As A Landlord Have You Carried Out Your Right To Rent Checks?

Year Published: 2016

The Immigration Act 2014 imposed a legal duty on residential landlords to ensure that their tenant has a ‘right to rent’. This means that as a landlord you must not allow anyone to occupy your property as their only or main home under a residential tenancy agreement unless they are legally entitled to live in the UK. The responsibility for ‘right to rent checks’ was first introduced in parts of the Midlands on 1 December 2014 and has since been rolled out to the rest of the country. As of 1 February 2016 it is now the responsibility of all landlords in England to carry out a simple check on all new tenants before allowing them to occupy a property.

However, this only applies to tenancies commencing on or after December 2014 (in the Midlands) and 1 February for the rest of the England. This does not apply to tenancy agreements signed previously or which are renewed after that date, provided that the tenancy agreement is between the same parties and there has not been any break in occupation by the tenant.

When is a person entitled to live in the UK?

A person is entitled to live in the UK if: they are a British citizen, a citizen of a country within the European Economic Area (EEA), a Swiss national or if they have a ‘right to rent’. A person has a ‘right to rent’ if they are residing lawfully in accordance with UK immigration laws.

Which properties are covered by right to rent checks and are any excluded?

Under the new rules a landlord should carry out right to rent checks when setting up all residential tenancy agreements. This includes:

  • Lettings under a lease for less than seven years;
  • An assured shorthold tenancy agreement;
  • Licence;
  • Sub-lease or sub-tenancy (including lodgers).

There are certain circumstances where a property is excluded from the regulations. These properties include:

  • Accommodation used by a local authority to house homeless people;
  • Social housing where the local authority has considered immigration status before allocating a property;
  • Care homes and hospitals;
  • Hostels and refuges managed by social landlords;
  • Mobile homes occupied under the Mobile Homes Act 1983;
  • Accommodation tied to employment;
  • Student accommodation in halls of residence, unless a student is nominated by the educational establishment to occupy the accommodation;
  • Leases granted for more than seven years;
  • Accommodation clearly let for holiday purposes and visitors to the property.

There is a risk that adult visitors could be concealed permanent residents. There are various factors to take into account when assessing whether or not a person occupies the property as their only or main home. If in doubt the landlord should assume that the property is the tenant’s main residence and carry out the right to rent checks. When doing this the landlord should request and retain a copy of any immigration checks carried out by the local authority or educational establishment.

Responsibility can pass from the actual landlord to another person for example a letting agent appointed by the landlord, an occupier who sub-lets, or a new landlord where the property has been sold with a sitting tenant.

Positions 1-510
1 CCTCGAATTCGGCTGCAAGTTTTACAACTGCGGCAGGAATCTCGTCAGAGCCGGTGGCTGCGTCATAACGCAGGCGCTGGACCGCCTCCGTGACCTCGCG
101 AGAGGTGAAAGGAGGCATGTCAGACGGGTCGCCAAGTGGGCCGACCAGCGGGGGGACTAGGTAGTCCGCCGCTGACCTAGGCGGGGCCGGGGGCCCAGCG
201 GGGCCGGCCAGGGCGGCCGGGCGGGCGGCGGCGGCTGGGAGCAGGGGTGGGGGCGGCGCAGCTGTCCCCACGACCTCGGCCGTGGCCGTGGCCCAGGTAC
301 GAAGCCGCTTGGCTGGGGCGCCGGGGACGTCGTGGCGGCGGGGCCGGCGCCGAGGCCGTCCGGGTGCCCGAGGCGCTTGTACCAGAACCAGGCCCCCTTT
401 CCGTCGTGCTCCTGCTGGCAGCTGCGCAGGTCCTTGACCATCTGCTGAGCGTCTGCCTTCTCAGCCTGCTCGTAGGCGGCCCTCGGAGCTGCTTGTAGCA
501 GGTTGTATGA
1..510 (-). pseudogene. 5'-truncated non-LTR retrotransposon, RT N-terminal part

What happens if no checks are carried out?

If a landlord is believed to be in breach of this obligation, a notice can be served requiring them to pay a fixed penalty per illegal occupier. For a first offence where the occupier is a lodger the penalty is currently £80 per occupier and for any subsequent breach the penalty is currently £500 per occupier. Where the occupier is a tenant in private rented accommodation the initial penalty is £1000 per occupier and £3000 per occupier for any subsequent breach.

An original landlord cannot avoid a penalty by selling the property on because they are still responsible if it is found that the tenant had no right to rent at the time that the original tenancy agreement was granted. Furthermore if a tenant had a right to rent originally but has since lost that right and no follow up checks were carried out, the person who is the landlord at the time of the right to rent ending will be responsible.

As a landlord, what do you need to do?

A penalty can be avoided if a landlord carries out reasonable document checks at the time the property is first let and also at the appropriate date when the occupier’s right to rent is time limited or has/is due to end. If follow up checks reveal that the right to rent has expired this must be reported to the Home Office.

The initial checks must be undertaken within 28 days of the tenancy agreement being entered into and must be in accordance with the following steps:

  1. Identify which adults will be occupying the property as their only or main home (if in doubt consider that all adult occupiers are treating it as such);
  2. Obtain original versions of one or more ‘acceptable documents’ proving the right to rent;
  3. Check them in the presence of the holder of the document;
  4. Make copies, date them and retain the copies.

If the tenant is unable to provide documents to prove a right to rent the landlord can use the Home Office Landlord’s Checking Service to ensure they are not liable. A landlord can find this and also a list of acceptable documents on the government’s website.

For further advice on right to rent checks or any other residential property, please contact our residential property team on 0161 475 7676

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